“It’s just hard not to see that as political,” she added. “And if that’s right, you would expect them to really pound on the table with this one, because of all the emotion that’s raised by the heinousness of this crime.”
If the Justice Department does decide to again pursue the death penalty against Tsarnaev, as many predict, it would have three potential paths.
First, prosecutors could seek a review of the First Circuit’s ruling in a process known as “en banc,” in which last week’s ruling would be reexamined by the full panel of the First Circuit Appeals Court, rather than just a three-judge panel. Prosecutors could also take the ruling directly to the Supreme Court, which, if it decided to hear the case, could vote to reinstate the death sentence.
But while both of those options are relatively low-risk, federal prosecutors might also choose to go straight to a new trial, a move that could potentially avoid months, if not years, of legal wrangling.
A new trial, say those familiar with the federal court system, would look strikingly similar to the first, right down to the inevitable media spectacle.
A new jury would need to be selected. The question of venue would again be debated. And though last week’s ruling only involved the sentencing phase of the trial — Tsarnaev’s guilt wasn’t called into question — it remains possible that a second trial could take even longer than the first, as jurors would have to be brought up to speed and new information would likely be presented.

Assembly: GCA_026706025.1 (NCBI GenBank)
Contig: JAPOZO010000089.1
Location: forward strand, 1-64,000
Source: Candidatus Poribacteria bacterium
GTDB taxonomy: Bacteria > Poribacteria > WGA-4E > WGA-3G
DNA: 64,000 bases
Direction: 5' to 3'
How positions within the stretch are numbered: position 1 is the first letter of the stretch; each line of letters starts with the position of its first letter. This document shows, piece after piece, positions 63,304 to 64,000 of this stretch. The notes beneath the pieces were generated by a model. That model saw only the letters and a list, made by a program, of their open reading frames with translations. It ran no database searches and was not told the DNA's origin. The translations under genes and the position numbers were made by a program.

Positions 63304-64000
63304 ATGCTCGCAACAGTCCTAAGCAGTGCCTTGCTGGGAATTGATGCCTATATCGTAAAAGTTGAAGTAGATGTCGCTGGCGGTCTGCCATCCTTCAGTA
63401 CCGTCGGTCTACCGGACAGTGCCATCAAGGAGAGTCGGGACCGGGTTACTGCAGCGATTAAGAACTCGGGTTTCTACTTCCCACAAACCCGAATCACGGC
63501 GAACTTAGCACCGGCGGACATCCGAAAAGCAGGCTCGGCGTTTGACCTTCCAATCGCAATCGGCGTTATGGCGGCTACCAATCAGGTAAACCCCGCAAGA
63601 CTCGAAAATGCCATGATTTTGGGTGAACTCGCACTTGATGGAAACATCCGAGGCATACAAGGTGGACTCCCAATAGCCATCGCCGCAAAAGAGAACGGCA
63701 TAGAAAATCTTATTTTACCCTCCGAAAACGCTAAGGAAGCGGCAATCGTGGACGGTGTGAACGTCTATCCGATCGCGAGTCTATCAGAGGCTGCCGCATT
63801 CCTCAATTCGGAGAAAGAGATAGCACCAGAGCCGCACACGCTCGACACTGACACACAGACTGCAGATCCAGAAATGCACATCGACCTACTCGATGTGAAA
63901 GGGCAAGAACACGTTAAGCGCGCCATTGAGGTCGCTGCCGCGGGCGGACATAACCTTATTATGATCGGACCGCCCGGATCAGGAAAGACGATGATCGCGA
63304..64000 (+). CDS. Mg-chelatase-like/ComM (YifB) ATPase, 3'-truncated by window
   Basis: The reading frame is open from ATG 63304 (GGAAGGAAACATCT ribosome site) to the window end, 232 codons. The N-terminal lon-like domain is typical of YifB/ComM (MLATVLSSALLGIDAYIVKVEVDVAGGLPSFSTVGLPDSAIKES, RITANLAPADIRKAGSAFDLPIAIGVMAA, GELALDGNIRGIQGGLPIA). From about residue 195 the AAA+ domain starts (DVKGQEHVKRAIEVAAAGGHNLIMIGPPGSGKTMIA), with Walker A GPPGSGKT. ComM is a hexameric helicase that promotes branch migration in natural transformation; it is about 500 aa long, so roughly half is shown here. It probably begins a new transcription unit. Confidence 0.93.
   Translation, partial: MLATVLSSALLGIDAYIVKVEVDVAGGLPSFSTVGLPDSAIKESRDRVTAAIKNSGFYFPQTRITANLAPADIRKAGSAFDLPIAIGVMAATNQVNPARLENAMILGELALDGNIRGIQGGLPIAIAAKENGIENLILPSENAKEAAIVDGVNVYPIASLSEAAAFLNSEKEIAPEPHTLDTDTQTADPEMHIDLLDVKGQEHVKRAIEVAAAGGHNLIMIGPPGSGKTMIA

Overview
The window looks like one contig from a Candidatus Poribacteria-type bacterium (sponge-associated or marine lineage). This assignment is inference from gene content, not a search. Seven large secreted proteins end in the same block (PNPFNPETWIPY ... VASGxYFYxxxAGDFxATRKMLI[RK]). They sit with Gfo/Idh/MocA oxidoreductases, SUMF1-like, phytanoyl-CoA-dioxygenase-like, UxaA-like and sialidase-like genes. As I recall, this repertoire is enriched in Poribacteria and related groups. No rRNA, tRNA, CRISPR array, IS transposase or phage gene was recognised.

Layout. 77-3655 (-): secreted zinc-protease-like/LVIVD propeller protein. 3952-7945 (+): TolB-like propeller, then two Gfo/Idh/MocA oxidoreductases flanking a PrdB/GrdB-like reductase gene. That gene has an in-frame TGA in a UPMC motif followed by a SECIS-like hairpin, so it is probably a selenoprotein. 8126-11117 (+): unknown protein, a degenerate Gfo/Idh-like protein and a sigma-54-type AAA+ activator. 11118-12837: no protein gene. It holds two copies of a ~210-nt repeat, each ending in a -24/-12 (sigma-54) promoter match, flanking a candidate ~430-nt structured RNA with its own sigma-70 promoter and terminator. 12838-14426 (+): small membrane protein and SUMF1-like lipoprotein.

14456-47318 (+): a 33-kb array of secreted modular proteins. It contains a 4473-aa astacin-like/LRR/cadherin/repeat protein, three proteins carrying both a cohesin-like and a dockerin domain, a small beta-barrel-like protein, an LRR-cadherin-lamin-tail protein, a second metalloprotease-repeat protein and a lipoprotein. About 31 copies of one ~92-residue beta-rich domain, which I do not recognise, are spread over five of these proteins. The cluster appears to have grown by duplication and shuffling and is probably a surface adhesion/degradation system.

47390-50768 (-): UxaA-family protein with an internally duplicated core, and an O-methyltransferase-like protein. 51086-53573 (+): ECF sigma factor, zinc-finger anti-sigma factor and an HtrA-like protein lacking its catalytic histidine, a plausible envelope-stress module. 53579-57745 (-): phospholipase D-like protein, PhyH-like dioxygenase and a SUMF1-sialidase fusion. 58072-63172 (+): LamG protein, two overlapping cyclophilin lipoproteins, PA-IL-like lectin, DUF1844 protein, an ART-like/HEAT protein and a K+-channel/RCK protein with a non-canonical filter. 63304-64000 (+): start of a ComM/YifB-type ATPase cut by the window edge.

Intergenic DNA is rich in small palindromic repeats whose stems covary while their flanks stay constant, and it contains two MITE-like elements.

“The fact that it’s a resentencing doesn’t mean that the government doesn’t have to present its case about what actually happened,” said Robert Dunham, executive director of the Death Penalty Information Center, a national nonprofit organization. “The jury won’t be deciding guilt or innocence, but they will need to know what the facts are.”
The scenario is not without precedent.
After a Massachusetts jury sentenced Gary Lee Sampson to death in 2003 for three murders carried out across two states, a judge later overturned the verdict when it came to light that one of the jurors in the case had lied about her background.
During a retrial in 2017, a second jury condemned Sampson to death.
But there are risks, too.
Included in last week’s ruling was the panel’s determination that certain information should have been disclosed to the defense prior to the original trial, including the alleged violent actions of Tsarnaev’s older brother, Tamerlan, which the defense would likely use as a mitigating factor to show that Tsarnaev was influenced by his brother. That could hinder the prosecution’s case.